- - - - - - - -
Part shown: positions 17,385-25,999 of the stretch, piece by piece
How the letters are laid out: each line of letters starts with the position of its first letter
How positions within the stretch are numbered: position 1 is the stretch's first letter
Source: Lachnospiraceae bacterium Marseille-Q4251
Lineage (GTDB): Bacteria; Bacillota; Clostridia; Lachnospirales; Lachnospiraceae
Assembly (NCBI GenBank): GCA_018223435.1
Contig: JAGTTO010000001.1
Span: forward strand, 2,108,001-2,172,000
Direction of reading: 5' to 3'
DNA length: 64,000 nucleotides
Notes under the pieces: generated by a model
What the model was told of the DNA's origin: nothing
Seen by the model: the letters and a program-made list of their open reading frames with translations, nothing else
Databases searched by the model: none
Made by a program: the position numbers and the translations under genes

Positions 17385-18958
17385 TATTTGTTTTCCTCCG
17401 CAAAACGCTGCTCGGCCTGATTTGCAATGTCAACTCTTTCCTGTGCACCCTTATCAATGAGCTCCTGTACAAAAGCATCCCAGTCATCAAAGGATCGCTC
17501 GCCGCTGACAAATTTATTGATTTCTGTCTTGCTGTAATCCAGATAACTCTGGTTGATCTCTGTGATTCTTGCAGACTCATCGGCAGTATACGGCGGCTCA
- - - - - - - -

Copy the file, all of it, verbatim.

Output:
Part shown: positions 17,385-25,999 of the stretch, piece by piece
How the letters are laid out: each line of letters starts with the position of its first letter
How positions within the stretch are numbered: position 1 is the stretch's first letter
Source: Lachnospiraceae bacterium Marseille-Q4251
Lineage (GTDB): Bacteria; Bacillota; Clostridia; Lachnospirales; Lachnospiraceae
Assembly (NCBI GenBank): GCA_018223435.1
Contig: JAGTTO010000001.1
Span: forward strand, 2,108,001-2,172,000
Direction of reading: 5' to 3'
DNA length: 64,000 nucleotides
Notes under the pieces: generated by a model
What the model was told of the DNA's origin: nothing
Seen by the model: the letters and a program-made list of their open reading frames with translations, nothing else
Databases searched by the model: none
Made by a program: the position numbers and the translations under genes

Positions 17385-18958
17385 TATTTGTTTTCCTCCG
17401 CAAAACGCTGCTCGGCCTGATTTGCAATGTCAACTCTTTCCTGTGCACCCTTATCAATGAGCTCCTGTACAAAAGCATCCCAGTCATCAAAGGATCGCTC
17501 GCCGCTGACAAATTTATTGATTTCTGTCTTGCTGTAATCCAGATAACTCTGGTTGATCTCTGTGATTCTTGCAGACTCATCGGCAGTATACGGCGGCTCA